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Theraband advice and other equipment

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  • Theraband advice and other equipment

    I'm wondering if those of you who are theraband adherents can't tell me how you get them to be effective for you. I always have railed against what I see as the travesty of the PT industry pretending they are anywhere nearly as effective as weights, and I finally have figured out why: there is no consistency of resistance. You can’t get a good range of motion with effective resistance. Pulling it is easier when you're closer to where it is tied, and harder when you are far away. So I just can't seem to work my muscles correctly. With the regular machine, you're pushing 5 or 10 pounds throughout the entire range, for example.

    Are there any strategies anyone would share to make therands work better for me?

    Alternatively, are there any other equipment options? I found this – – which seems okay, and I probably will go with that unless anyone has any other ideas. Most others things I found shaped like that just hold therabands. If that interests you, let me know and I'll post links.

    Also, I have a harder time with therabands and the pulley systems because my range of motion is so bad and my coordination not great, so I get distracted just trying to perform the motions, which keeps me from getting good focused muscle work. That's why I really like the machines with fixed weights – you can’t go the wrong way, and they stretch you when they push you back.

    So I'm rambling.
    • Does anyone know of anything closer to a fixed weight system that I could do at home in my chair?
    • Does anyone have suggestions for a better pulley-type system?
    • Does anyone have any tips for me on using the therabands better?

    I don't have room for much more than something like what I found that would fasten to a wall.

    I have been here before so please don't be annoyed with me; I'm asking only for any ideas additional to those I got here: /forum/showthread.php?p=1331611#post1331611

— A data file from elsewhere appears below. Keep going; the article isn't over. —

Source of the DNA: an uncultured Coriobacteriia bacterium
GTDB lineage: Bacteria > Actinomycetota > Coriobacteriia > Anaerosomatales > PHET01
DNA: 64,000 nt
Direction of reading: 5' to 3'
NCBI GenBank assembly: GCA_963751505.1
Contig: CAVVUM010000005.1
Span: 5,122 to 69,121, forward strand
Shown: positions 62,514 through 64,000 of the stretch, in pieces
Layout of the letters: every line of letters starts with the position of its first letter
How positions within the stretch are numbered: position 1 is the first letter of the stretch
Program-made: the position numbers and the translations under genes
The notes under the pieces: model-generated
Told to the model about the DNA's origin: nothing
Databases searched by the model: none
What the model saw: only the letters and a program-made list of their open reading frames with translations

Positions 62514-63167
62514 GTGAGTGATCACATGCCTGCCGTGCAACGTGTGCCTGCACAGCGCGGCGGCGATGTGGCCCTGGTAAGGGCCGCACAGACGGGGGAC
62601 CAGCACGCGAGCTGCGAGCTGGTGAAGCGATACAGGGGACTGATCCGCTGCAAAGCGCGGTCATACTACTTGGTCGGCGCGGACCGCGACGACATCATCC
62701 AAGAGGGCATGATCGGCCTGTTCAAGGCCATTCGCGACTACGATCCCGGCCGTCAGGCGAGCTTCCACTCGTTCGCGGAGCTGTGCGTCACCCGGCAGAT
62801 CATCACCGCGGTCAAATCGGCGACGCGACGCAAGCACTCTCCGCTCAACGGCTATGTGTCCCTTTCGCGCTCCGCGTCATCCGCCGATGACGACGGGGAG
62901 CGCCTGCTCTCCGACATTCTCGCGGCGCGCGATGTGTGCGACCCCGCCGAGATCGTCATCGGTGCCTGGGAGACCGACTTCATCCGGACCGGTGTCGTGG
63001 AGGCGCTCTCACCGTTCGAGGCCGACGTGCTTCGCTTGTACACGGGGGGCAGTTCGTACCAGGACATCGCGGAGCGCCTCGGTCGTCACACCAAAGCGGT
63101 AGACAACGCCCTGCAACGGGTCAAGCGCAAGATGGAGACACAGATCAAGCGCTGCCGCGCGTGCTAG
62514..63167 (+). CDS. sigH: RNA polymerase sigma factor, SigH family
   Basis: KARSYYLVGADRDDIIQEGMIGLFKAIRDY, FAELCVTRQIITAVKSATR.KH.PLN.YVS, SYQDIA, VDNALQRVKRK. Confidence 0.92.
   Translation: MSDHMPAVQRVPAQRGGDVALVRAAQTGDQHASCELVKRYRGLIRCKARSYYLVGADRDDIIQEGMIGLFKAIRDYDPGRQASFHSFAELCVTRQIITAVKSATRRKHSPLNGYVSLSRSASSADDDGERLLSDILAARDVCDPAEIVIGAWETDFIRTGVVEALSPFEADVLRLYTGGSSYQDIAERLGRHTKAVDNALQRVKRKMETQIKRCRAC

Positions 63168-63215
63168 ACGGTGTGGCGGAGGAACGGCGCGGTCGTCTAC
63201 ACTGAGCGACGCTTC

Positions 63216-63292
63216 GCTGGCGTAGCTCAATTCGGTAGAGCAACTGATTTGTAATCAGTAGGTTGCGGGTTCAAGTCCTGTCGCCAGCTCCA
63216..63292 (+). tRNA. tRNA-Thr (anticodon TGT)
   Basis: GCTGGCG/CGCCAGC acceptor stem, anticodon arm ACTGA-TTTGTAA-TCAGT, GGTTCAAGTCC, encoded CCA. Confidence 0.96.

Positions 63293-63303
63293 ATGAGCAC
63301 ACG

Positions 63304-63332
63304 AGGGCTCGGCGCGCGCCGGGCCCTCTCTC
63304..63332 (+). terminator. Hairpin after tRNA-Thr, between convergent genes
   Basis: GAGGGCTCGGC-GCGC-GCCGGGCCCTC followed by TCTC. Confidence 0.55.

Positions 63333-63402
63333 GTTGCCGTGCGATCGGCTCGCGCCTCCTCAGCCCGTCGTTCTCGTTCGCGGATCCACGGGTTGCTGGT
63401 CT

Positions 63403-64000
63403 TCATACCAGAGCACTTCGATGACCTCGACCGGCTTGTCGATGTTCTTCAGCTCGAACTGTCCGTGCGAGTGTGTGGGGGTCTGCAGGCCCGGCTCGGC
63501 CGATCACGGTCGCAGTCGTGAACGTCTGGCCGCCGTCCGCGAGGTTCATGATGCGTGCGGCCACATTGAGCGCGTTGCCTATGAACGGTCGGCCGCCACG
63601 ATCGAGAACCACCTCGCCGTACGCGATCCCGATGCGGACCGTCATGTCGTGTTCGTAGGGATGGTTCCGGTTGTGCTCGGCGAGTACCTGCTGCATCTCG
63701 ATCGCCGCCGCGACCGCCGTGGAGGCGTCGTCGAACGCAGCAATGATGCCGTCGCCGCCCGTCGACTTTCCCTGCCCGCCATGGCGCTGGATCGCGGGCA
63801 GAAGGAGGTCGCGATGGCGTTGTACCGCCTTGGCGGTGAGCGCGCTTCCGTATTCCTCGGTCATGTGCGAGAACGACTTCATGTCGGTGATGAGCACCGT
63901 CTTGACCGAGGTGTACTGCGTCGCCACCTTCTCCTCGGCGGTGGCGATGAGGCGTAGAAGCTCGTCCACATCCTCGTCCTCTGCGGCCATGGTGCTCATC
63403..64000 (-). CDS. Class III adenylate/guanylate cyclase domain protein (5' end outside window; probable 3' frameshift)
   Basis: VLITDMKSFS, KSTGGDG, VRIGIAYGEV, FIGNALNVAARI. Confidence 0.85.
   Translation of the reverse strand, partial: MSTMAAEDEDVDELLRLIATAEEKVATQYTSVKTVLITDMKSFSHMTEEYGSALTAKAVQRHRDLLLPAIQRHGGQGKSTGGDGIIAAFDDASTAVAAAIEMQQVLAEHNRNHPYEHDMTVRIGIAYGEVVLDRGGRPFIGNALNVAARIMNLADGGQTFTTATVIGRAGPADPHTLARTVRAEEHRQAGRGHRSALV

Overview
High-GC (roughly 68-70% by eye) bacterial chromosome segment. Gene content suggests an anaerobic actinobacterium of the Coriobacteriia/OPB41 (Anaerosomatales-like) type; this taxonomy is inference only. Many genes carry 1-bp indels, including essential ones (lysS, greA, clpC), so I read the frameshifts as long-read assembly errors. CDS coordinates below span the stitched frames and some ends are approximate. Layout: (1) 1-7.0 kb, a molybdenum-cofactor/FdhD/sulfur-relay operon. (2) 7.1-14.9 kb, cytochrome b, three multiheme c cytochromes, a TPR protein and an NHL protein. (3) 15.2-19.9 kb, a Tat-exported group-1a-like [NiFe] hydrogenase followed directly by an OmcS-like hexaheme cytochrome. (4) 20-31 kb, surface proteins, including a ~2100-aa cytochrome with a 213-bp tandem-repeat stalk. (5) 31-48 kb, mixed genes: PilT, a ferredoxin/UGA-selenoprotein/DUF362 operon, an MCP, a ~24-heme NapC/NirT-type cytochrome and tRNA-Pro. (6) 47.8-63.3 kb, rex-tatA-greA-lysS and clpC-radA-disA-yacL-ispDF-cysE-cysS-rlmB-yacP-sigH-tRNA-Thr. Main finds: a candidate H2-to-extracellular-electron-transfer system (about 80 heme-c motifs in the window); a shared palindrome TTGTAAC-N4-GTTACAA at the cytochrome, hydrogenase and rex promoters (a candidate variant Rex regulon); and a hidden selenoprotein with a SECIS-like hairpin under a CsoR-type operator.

I still am looking for one of those spandex–free places where brawny guys just will put me on machines. But no luck yet

  • #2
    68 year old T4 para 45 years in chair. Wife is polio person 37 years in chair.

    I suggest you look at a 4 foot Body Bar Flex 20

    I think the advantages over bands are zero setup time, almost zero time to change exercises, it is easy to experiment and find what works for you. If something does not seem right, you can quickly move on. Finally it does not break. It was apparently developed by a composites engineer after a shoulder injury.

    My wife and I are specifically targeting our shoulders. This has eliminated her pain, and significantly reduced mine.

    They also have a Flex 40 (heavier resistance) and they are coming out with a Flex 10 (lighter). I got mine from the cheapest site I could find on the web. The 20 is fine for my younger stronger wife, but is a bit much for me. I emailed the president of the company and asked about the possibility of a 10. He said they had one in development and he would be happy to ship me a sample. I was amazed.

    I have no financial interest in this. Just excited because it is working for us.
    T4 complete, 150 ft fall, 1966. Completely fused hips, partially fused knees and spine, heterotopic ossification. Unsuccessful DREZ surgery about 1990. Successful bladder augmentation using small intestine about 1992. Normal SCI IC UTI problems culminating in a hospital stay in 2001. No antibiotics or doctor visits for UTI since 2001: d-mannose. Your mileage may vary.